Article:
In the garden this week: April 23, 2010

• We are dry. If you dig down a little, you will probably find that even if you have watered, the soil is very dry. Rain will come, we know that. But in the meantime if you have been busy planting, you will need to water until we get some consistent rain. Keep an eye on container plants too. They can get stressed by drought even at this time of the year. If you have laid new lawn or oversown bare patches, it will probably need regular watering.
• It is time to cut back the old Helleborus orientalis foliage and any seed heads that you have left on them. This is optional as an activity but does greatly improve the visibility of the winter flower display. It may also reduce the infestations of aphids in your garden. I have found some heavily infested plants. While you are about it, pull out germinating seedlings to avoid overcrowding. Hellebores are one plant which is less than grateful to be lifted and divided. Raise fresh plants from seed, rather than splitting up established clumps. They can last for years in quite heavily compacted soil. We like to lay a blanket of compost after cutting off the old foliage.
• For cheap winter colour, pansies, primulas and polyanthus can be very cheering. Existing polyanthus plants need dividing often and can be done right now. Proper English primroses are delightful but prefer a cool climate – here we tend to get mostly foliage and little flower. Sadly the auricula branch of the primula family also likes it much colder. Inland gardeners may manage them but in coastal areas, they are more likely to be a waste of effort.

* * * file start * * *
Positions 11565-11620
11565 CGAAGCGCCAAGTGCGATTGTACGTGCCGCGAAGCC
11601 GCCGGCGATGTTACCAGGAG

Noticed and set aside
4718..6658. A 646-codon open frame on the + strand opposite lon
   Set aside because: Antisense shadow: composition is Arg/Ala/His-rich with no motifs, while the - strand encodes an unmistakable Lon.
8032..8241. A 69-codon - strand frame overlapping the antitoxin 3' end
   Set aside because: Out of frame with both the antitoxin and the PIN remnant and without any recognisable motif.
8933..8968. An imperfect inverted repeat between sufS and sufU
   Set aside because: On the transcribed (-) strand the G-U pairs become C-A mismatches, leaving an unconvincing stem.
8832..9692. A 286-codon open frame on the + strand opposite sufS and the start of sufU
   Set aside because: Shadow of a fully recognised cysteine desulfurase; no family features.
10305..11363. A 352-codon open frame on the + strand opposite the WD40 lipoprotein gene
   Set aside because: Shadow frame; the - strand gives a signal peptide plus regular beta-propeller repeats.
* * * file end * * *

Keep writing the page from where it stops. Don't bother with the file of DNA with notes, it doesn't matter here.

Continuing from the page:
• If you haven’t trimmed your formal hedges, don’t delay.
• If you like silver beet, it is one of the most reliable stand-by plants for the home gardener because you can just keep harvesting off the same plant all season and it will keep growing. Spinach, on the other hand, which some of us much prefer, is picked once and that is generally it. Both can be still be planted.
• Planting in the veg garden continues to be focussed on brassicas but not Brussels (it is a bit late for those now unless you have large plants ready to go in), broad beans, peas and leafy greens. You may enjoy trying some of the quick maturing Asian and oriental greens of the pak choy and mizuna types. Kings Seeds have a superb range of these less common crops available by mailorder but we have also noticed local garden centres extending the range they stock. There are a host of alternatives to silver beet, spinach and Buttercrunch or Iceberg lettuce.